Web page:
Never has coffee as a commodity been cheaper than it is today, earning huge profits for the companies that roast and market the beans. And never have the farmers who grow the crop been so poor. While more than 400 billion cups of coffee are sipped and savored every year - more than any other beverage except water - little of the profit trickles down to the farmers.
What you pay at your local Starbucks for a double latte is more than a typical coffee picker earns in a day. Most of the world’s coffee is grown in Third World nations in Latin America, Asia and Africa. On small plantations, most pickers earn under $2 a day.
Today, coffee ranks just behind petroleum as the world’s second-most traded legal commodity, worth double the value of tea and cocoa combined.
But despite the increased demand for gourmet blends and the phenomenal expansion of coffee houses - Starbucks has more than 5,000 outlets from Seattle to Seoul - international prices for coffee beans have bottomed out, partly because there’s close to 2 billion pounds of surplus beans.
Standard-grade beans currently fetch barely 50 cents per pound on international commodity markets, which adjusted for inflation is the lowest price ever for coffee.
But at the source, middlemen sometimes pay half that amount in hard cash to the credit-strapped farmers who grow the beans.
Desperate for money
Average retail prices for coffee have dropped only 27 percent, but farmers get paid just one-fifth of what they did five years ago for their crops. Overall, 90 percent of the profits from the coffee industry go to the traders and retailers.
Farmers are so desperate for money that a 14-member international coffee cartel founded to stabilize prices was forced to disband this year because so few growers would hold back bumper crops of beans and risk a further fall in prices.
Meanwhile, companies that process and market coffee are profiting immensely from today’s low prices.
Four global giants — Nestle SA of Switzerland, Procter & Gamble, Kraft Foods Inc., and Sara Lee — dominate the industry by handling nearly 40 percent of the world’s coffee. They purchase coffee in bulk and then roast, blend and grind it into supermarket brands such as Nescafe, Folgers or Maxwell House.
In an effort to prevent the spread of communism in coffee growing nations, the United States used to prop up crop prices during the Cold War. Now, free-trade policies allow these corporate giants to buy directly from the plantations, where in the spirit of capitalism, they buy for the cheapest price possible.
But the major coffee players say they also try to help farm communities by purchasing part of their beans directly from farmers so they receive a fair price for their crop. Some corporations say they also give money to local schools and health clinics.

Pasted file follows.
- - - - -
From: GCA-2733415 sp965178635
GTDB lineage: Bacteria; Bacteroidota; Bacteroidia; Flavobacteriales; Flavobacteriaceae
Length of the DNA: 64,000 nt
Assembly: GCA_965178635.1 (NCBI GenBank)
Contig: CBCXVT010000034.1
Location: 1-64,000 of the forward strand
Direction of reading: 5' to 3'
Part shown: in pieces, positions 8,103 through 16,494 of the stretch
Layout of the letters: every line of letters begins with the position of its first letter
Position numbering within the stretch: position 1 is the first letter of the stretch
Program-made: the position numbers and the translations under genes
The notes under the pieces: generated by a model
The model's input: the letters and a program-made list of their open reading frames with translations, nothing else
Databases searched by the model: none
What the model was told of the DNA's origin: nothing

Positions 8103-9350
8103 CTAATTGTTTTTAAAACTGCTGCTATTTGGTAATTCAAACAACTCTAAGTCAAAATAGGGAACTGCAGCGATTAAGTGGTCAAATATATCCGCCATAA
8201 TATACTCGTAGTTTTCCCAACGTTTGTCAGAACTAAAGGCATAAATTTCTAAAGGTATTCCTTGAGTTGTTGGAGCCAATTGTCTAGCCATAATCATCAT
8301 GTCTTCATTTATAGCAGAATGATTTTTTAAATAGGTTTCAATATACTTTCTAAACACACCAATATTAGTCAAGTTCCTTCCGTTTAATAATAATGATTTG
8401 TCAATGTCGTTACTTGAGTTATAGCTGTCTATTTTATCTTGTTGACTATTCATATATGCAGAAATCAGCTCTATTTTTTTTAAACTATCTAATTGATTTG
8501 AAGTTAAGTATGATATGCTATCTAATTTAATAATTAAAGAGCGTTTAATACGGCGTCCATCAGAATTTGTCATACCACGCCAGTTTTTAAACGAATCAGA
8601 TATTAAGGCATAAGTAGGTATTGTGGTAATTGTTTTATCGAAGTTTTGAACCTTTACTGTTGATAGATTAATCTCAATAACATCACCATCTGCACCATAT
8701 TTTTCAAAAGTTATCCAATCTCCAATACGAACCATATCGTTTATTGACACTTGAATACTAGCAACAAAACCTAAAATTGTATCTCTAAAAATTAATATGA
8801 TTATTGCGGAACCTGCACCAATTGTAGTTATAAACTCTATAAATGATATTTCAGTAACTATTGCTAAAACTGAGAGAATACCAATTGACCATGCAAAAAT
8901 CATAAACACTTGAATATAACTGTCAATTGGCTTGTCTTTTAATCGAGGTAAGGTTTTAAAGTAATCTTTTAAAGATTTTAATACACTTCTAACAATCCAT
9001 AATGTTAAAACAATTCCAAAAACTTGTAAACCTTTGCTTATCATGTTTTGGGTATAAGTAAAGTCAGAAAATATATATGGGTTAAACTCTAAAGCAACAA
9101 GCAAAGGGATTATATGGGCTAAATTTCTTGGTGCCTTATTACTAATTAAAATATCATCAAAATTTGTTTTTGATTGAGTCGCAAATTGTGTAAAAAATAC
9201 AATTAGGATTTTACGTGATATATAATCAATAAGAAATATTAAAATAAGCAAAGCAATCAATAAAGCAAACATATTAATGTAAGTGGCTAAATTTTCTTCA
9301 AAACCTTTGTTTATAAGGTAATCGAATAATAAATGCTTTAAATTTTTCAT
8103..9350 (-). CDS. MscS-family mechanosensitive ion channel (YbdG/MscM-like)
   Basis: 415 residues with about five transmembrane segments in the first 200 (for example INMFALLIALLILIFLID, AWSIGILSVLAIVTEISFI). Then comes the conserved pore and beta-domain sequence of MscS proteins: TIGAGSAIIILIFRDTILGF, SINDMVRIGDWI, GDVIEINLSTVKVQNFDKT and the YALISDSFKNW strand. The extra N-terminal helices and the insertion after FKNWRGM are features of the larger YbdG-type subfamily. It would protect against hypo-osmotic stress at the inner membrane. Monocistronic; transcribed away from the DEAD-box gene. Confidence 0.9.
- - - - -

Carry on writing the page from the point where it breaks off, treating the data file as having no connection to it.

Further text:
Leaving the land
Still, a recent survey by the World Bank estimates that 540,000 laborers in Central America have lost their jobs because of coffee’s low market price. Landowners are making do with subsistence plots of corn and beans, but malnutrition is rife.
The Mexican village of El Paraiso, in Guerrero state, used to live up to its name as a paradise. Under a canopy of banana plants and shade trees, red coffee cherries ripened before families picked and dried them for market.
But many farmers say it’s not worth cultivating the trees anymore. “The price we get for coffee is nothing,” says one, Ignacio Catalan Catalan. “I haven’t seen conditions this bad in my whole life.”
In despair, his neighbor, Hilberto Ortiz Adame, killed himself in May.
More lucrative cannabis and opium poppy crops are increasingly replacing coffee, ratcheting up rural violence.
Now, many workers are abandoning their villages to look for a better life in Mexico’s cities and in the United States. Half the 14 undocumented Mexican migrants who died in May 2001 trying to cross Arizona’s brutal desert together after their guide abandoned them were coffee workers from Veracruz state.
A piece of the action
Farmers believe that one way to get a bigger share of the profits from coffee is to get rid of gouging middlemen and go directly to export markets, where organic and specialty beans can fetch higher prices.
Tasty Nicaraguan coffee drew raves at coffee auctions this summer, where beans from San Isidro and El Regreso plantations went for $11.75 per pound - more than 20 times the current commodity price.
“The farmers were stunned. ... They were only offered only 20 cents per pound on the local market for this crop,” trader Steve Hurst of Mercanta Coffee Hunters told reporters before buying up as many of the sacks as he could.
Starbucks has started stocking cooperative-grown Fair Trade beans on the shelves of its U.S. stores, but the company doesn’t use the pricier beans to make its espresso drinks, where it makes its real money. A measure on the November ballot in Berkeley, Calif., would outlaw the sale of coffee that is not labeled “fair trade,” a designation given to products by a global movement to assure that growers get a good price for their crops.
Growers say that marketing coffee more like wine could help increase gourmet coffees’ paltry 15 percent of the global market share. “We need a seal of quality like the ‘appelation controlee’ in the French wine business,” said Marcelo Vieira, a Brazilian grower.
Additional reporting from Janet Jarman in El Paraiso in the Mexican state of Guerrero.